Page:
I see #MeghanMarkle is still trending on Twitter, two weeks after her visit to Britain for the Queen’s Jubilee celebrations. What a frenzy it caused having a mixed-race woman step back onto British soil after choosing to leave us and our media behind.
I remember the emotional weight of learning Meghan’s story last year. You may remember I touched on it in my post Accepta-black, where I reflected on who is deemed acceptable in British society. It seems the fairer your skin, the closer to received pronunciation your accent, and the less fuss you cause, the closer to “ok” you get as a person who’s not white.
While Meghan is fair skinned and beautiful, it seems she’s neither quiet enough nor grateful enough to be accepted by the British media.
Sadly, if the British media don’t like you, the British public don’t like you. The alarming ways our press supercharge prejudices are depressingly effective, and our critical thinking skills are soon forgotten in the face of divisive narratives and repetitive headlines about “them” versus “us”.
I was on holiday for the Jubilee weekend, but I caught the scent of the British media across the miles.
I raised a toast to welcome Meghan back to my country, in support of her dignified Dior-clad steps back onto our shores. I reflected on the power of our media, and captured some of my thoughts while I sipped fizz in the sunshine.
It’s always made me particularly sad to see the way the British media portray women as enemies. In their stories, women are never friends. They’re bitchy, petty and vengeful. In my experience, women are intelligent, compassionate and supportive. My female family and friends are fiercely protective of each other and love nothing more than seeing each other succeed in the face of adversity. But in the media’s eyes, women have to fit into the cliched and inaccurate definitions of witch or angel.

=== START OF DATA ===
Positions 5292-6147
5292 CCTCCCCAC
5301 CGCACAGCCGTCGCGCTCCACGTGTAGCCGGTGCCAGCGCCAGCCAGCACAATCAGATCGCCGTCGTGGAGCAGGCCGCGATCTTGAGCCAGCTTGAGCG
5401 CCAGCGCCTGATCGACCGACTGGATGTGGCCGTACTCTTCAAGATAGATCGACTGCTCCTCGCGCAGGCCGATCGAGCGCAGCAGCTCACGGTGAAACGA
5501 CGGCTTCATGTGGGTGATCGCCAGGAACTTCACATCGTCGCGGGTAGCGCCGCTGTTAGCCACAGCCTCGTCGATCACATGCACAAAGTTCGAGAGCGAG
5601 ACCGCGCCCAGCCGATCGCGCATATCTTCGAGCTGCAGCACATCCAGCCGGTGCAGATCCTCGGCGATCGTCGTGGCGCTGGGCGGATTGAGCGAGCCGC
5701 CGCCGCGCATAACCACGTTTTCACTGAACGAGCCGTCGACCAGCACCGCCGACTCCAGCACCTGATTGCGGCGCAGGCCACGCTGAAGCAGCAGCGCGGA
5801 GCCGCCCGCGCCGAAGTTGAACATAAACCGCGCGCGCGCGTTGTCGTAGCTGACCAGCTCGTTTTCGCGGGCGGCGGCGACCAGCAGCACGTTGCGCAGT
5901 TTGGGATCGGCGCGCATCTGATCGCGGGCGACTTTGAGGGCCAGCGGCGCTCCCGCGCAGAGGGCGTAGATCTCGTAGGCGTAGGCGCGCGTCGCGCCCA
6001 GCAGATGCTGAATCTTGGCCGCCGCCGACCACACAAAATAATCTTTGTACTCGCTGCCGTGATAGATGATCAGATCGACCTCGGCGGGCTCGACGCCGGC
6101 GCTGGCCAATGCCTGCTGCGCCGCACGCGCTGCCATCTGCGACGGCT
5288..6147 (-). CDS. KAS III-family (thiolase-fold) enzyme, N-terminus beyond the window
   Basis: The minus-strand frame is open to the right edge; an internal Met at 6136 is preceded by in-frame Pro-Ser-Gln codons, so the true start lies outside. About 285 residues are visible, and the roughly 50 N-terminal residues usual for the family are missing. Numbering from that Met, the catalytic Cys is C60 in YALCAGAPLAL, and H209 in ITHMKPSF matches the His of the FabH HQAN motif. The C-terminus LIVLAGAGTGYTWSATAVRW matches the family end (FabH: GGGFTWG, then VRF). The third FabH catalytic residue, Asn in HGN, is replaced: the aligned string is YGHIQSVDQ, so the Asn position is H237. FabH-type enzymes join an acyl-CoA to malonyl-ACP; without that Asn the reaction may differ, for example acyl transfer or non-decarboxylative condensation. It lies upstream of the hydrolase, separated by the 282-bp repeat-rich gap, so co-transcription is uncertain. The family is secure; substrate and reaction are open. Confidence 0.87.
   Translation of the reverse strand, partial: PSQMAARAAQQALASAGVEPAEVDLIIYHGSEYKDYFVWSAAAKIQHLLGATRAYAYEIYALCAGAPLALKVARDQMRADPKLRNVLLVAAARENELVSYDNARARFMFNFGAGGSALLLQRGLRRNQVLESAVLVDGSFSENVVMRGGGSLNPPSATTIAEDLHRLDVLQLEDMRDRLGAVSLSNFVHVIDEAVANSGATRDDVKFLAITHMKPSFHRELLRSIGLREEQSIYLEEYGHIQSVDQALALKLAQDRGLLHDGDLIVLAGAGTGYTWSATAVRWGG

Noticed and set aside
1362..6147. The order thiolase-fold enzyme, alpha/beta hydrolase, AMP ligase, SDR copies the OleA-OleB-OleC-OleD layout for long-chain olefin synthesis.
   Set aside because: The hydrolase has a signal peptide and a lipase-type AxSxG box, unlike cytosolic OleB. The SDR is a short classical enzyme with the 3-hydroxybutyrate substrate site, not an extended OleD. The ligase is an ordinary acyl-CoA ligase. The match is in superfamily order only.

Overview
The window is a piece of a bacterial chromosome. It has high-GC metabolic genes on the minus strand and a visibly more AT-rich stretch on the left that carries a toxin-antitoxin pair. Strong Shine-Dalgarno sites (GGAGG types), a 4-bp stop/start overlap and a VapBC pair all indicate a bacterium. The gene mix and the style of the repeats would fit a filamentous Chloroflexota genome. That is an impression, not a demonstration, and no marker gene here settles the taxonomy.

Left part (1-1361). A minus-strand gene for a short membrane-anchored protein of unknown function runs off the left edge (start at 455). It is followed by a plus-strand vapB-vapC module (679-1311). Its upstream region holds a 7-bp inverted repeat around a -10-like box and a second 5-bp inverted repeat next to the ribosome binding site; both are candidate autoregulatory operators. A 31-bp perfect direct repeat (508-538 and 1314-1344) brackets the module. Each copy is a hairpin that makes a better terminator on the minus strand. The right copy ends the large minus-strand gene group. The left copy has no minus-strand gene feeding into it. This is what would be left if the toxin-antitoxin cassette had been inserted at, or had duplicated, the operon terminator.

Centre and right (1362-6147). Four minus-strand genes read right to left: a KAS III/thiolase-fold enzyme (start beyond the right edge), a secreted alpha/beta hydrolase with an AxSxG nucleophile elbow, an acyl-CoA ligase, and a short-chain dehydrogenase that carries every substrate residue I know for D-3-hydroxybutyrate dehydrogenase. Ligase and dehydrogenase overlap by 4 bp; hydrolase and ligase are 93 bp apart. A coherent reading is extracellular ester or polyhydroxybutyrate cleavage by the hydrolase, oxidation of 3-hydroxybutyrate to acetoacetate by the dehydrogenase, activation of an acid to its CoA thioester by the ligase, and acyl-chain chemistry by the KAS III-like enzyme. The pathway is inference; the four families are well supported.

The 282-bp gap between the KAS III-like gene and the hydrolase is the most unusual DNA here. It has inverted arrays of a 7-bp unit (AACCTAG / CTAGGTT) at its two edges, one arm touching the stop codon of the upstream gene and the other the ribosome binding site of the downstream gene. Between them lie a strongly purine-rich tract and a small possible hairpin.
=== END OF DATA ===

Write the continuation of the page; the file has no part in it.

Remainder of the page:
Why can’t we support both Kate and Meghan?
I’m just going to leave this headlines here, because once you see these, I won’t need to explain how ridiculous it all is.
Beyond mysogyny is the particular brand of prejudice against women, mysogynoir – prejudice of women of colour. Particularly those who are “badly behaved”, who have their own voice and aren’t afraid to use it. In another era, they would have been called “uppity”, followed by a word I won’t commit to paper.
Women of colour who achieve success have stereotypical labels attached to them; aggressive, confrontational, scary, and this doesn’t only play out in the media. Women experience this in the workplace every day. There’s an unconscious bias that women of colour should be grateful to be anywhere, it’s acceptable that they should work twice as hard as others to overcome society’s bias. If they reach a space that’s “above their station”, that’s a problem. And I suspect no-one knows that better than Meghan.
Up Close and Personal
I’m sure anyone working in the anti-racist space can’t help but feel affected by the racism they learn about all the time. Meghan’s treatment has always felt particularly close to home for me.
It’s inevitable that the media permeates the attitudes of people in my own circles – the media is a powerful thing, but it’s infuriating to hear the media tropes being trotted out in my own spaces at times. I pay particular attention to my own responses and behaviour, because of course I’m a woman of colour who’s aware of the labels that can quickly become attached to me.
Rightly or wrongly, I speak my truth through a lens of discomfort and dilution. It’s one of the many reasons I’ll keep blogging. Oo! That’s A Bit Racey! is my vehicle in the ongoing journey towards anti-racism.
So thank you for joining me here.
What do you think of Meghan? I’d love to hear your thoughts. And Meghan – if you’re reading this – I’m sending you a high five!